New hope for our most vulnerable English learners “One of the guiding principles of effective English language teaching is for educators to know their students. And that in a nutshell captures the value of this book. . . . The compassion that Custodio and O’Loughlin feel for our SIFE students, the commitment they have to educating them well, and the comprehension they have of the assets these learners bring to the classroom are evident in the writing, tools, and vignettes they share.” -Deborah J. Short Under the best of circumstances, the academic demands of today’s classrooms can be daunting to our English learners. But for the tens of thousands of newly arrived students with interrupted formal education, even the social challenges can be outright overwhelming. Rely on this all-in-one guide from Brenda Custodio and Judith O’Loughlin for expert insight on how to build the skills these students need for success in school and beyond. Inside you’ll find • Essential background on factors leading to interrupted education • Specific focus on refugee children and Latino immigrants • Guidance on building internal resilience for long-term social and emotional health • Recommendations for creating supportive environments at the classroom, school, and district level About one thing, Brenda and Judith are absolutely convinced: our SIFE students can learn and make progress, often at a remarkable speed. But it’s up to us, their educators, to provide the time, attention, and a specific focus. Consider this book your first step forward.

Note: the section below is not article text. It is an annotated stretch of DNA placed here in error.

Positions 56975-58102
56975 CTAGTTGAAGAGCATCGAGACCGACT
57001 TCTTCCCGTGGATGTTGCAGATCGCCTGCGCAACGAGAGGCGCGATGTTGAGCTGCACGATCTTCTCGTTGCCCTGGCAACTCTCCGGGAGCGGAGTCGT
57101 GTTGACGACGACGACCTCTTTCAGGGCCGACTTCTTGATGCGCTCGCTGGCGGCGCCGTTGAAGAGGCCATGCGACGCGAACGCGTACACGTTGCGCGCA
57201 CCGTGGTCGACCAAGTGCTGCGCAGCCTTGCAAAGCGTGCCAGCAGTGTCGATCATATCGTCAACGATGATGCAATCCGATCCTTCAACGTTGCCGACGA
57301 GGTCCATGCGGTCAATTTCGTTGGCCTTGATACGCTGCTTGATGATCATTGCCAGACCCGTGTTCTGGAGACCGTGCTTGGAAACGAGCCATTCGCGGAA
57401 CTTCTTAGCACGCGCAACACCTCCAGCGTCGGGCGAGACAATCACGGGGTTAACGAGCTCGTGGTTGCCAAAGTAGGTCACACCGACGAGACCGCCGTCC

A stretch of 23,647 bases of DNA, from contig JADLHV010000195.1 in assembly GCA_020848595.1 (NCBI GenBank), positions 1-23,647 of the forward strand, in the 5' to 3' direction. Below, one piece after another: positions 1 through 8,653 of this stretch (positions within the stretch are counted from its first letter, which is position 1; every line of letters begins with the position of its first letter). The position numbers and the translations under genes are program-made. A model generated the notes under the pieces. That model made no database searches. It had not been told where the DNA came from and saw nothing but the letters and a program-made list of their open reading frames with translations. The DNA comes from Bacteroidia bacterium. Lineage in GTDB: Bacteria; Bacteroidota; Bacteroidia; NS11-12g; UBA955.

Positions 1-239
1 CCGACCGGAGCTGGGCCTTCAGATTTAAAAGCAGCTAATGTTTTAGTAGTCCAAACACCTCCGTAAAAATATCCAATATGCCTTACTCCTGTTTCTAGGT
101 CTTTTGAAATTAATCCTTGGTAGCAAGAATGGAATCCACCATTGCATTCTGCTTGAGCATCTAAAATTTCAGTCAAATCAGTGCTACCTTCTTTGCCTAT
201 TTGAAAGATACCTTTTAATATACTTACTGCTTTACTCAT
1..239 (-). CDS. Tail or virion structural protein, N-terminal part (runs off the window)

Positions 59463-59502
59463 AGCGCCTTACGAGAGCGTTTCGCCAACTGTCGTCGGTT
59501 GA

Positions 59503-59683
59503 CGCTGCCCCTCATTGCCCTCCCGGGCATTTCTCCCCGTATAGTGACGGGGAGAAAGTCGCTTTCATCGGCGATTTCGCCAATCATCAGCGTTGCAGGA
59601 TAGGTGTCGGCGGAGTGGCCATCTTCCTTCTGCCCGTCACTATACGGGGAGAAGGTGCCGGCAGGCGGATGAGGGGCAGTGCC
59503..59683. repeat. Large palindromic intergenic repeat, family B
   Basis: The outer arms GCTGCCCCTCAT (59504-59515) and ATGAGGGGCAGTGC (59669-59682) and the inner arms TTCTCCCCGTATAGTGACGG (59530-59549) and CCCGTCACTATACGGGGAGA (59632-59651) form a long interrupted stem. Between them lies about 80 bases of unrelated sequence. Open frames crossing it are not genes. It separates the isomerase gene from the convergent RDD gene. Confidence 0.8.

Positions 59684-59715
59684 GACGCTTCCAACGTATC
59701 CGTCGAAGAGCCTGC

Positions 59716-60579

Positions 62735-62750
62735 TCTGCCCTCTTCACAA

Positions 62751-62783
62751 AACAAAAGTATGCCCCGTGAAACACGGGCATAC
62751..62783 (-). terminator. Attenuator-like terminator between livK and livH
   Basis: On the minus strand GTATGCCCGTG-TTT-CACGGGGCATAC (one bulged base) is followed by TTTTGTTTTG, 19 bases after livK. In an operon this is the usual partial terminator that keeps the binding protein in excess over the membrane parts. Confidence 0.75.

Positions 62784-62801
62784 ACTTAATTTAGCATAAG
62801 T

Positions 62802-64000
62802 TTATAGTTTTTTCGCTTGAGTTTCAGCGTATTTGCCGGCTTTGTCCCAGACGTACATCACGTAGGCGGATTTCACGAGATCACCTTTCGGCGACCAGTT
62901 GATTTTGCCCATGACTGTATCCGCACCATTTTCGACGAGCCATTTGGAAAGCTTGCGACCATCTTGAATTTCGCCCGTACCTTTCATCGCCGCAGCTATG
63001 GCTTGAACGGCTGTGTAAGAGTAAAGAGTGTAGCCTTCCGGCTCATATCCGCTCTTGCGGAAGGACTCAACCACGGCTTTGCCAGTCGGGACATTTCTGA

Chapter 4: Providing Social and Emotional Support: Developing Resilient Students
Providing Social and Emotional Support: Developing Resilient Students
Imagine you are a refugee child. Everything has changed in your life. Your grandmother who loved you so much and took care of you isn’t with you. Your winter clothes feel heavy and awkward. Everything feels and smells very different. You don’t understand what is happening but you sense the tension in your family, especially from your mother.
Whether a recent refugee, fleeing persecution due to race, religion, nationality, or as a member of a targeted social and/or political group, or an immigrant, coming to the United States, seeking economic stability, education, employment, or fleeing a natural disaster, English learners sense these acute changes in their lives. ...